Autism Strategy

At present approximately 25% of our school population have a diagnosis of Autism Spectrum Disorder. (ASD)

Autism is defined as “a lifelong, developmental disability that affects how a person communicates with and relates to other people, and how they experience the world around them.” (National Autistic Society, 2016)

The triad of impairments shows the core elements that our children may be affected by. In addition to the core impairments of the triad, many students with Autism will have difficulties with fine and gross motor co-ordination and organisational skills. They can also be affected by underlying fears and phobias, often (but not always) related to sensory sensitivities. These can have a significant effect on their behaviour, and the impact of fears and phobias on daily life should not be underestimated. It is important to remember that no two children are alike and therefore teaching needs to be modified for each child to fully meet their needs.

This strategy aims to explain our rationale and approach to teaching children with Autism across school as we strongly believe that effective education and early intervention will provide the best chance for each individual with autism to develop their potential. It is important for us to remember that we are preparing children for transition in the future, and to prepare them as much as they are realistically able, to take part in the wider community.


At present our classes are needs based and children with autism are placed in classes according to need. This is to support our children through a purposeful learning environment with specialist teaching approaches.


To teach children with autism we understand the need for varied approaches and opportunities for structured learning at age appropriate levels. Clear structure is fundamental to the learning of children with autism and this is provided through four key elements:

  1. Structured group learning
  2. Structured 1:1 learning (making use of recognised ASD approaches, e.g. TEACCH workstations, PECS and Intensive Interaction.)
  3. Independent learning opportunities
  4. Self-regulation opportunities through Sensory Interventions.

 It is important to note that these should be integrated into learning throughout the whole school day.

Social Interaction
Whilst we follow a Total Communication approach the following are particularly pertinent to this group of learners.
• Each adult wears a communication apron containing symbols to be used for visual reinforcement of key words
• All staff use a range of communication techniques including signing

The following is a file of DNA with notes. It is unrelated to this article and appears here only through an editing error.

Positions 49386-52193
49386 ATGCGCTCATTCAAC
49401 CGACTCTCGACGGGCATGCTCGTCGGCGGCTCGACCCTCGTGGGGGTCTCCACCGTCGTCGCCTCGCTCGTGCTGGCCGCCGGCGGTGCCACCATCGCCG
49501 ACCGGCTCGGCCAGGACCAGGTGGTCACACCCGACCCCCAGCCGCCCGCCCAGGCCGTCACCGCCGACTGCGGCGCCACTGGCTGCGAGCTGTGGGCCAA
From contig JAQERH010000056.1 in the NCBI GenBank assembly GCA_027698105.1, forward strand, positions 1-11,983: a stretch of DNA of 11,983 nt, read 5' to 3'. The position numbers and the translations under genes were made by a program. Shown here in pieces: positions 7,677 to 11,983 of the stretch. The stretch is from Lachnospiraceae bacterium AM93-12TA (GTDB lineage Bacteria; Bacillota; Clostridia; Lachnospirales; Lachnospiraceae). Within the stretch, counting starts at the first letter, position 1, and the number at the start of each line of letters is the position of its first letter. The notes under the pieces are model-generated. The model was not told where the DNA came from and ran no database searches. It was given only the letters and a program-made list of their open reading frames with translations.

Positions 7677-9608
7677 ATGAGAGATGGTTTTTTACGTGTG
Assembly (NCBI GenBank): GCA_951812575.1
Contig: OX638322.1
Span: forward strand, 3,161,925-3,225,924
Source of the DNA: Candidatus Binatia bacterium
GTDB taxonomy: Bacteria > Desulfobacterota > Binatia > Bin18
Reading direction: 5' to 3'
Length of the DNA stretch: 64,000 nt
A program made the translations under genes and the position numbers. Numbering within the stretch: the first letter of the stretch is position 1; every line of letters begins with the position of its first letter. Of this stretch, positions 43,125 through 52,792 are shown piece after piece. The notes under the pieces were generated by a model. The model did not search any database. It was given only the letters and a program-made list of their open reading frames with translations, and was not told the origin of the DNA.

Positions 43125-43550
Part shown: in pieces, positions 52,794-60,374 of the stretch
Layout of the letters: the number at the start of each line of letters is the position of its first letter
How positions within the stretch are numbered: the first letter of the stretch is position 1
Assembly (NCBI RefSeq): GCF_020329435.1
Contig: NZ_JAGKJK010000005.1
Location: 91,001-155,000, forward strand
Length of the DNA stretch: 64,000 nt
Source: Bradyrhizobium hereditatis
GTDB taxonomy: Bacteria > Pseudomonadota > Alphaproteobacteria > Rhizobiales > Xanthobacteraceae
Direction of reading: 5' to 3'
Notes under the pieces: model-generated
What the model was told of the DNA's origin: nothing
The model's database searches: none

• Visual timetables are used in all classrooms
• The picture exchange communication system (PECS) is used where appropriate
• AAC devices (ICT) are used in consultation with specialist staff
• Transition boards feature in all locations across the school

Sensory Integration
Children with autism, as well as those with other developmental disabilities, may have a dysfunctional sensory system. Sometimes one or more senses are either over- or under-reactive to stimulation. Such sensory problems may be the underlying reason for such behaviours as rocking, spinning, and hand-flapping. Although the receptors for the senses are located in the peripheral nervous system (which includes everything but the brain and spinal cord), it is believed that the problem stems from neurological dysfunction in the central nervous system--the brain. (Autism Research Institute, 2015)
Children with sensory processing issues may be oversensitive or under-sensitive to the world around them. When the brain receives information, it gives meaning to even the smallest bits of information. Keeping all that information organised, and responding appropriately can be challenging for them.


There is a fine balance between engagement and overload so there is a need for children to self-regulate by applying their own strategies (giving them time to be themselves) and aiding them with strategies to teach them how to cope in various situations. Without allowing them opportunities to become independent they will not learn strategies about how to cope so it is important to provide them with as many opportunities as possible to become independent.

At Wood Bank we:

  • Provide opportunities in every classroom for sensory regulation
  • Follow sensory diets where appropriate
  • Write personalised sensory plans for every child
  • Provide specialist equipment/resources to meet individual needs


For some individuals there may be a need for a lower arousal environment and to support this we provide the following environmental features;
- 1:1 TEACCH workstations
- A 1:1 workroom
- A Safe Space
- Equipment for Self-Regulation (based on Sensory Circuits/Diets)
However a lower arousal environment should not be confused with a low stimulation environment. Whilst at times some children need to learn with minimal distractions;  by taking away all stimuli we cannot fully prepare them for transitions and integration across school and within the wider world. Therefore, as part of developing this, classes may be set up for low arousal at the start of the academic year but throughout the year will add additional stimulation through displays etc. Workstations are to be used to teach new skills where the adult support is slowly retracted as skills are mastered and independence sought.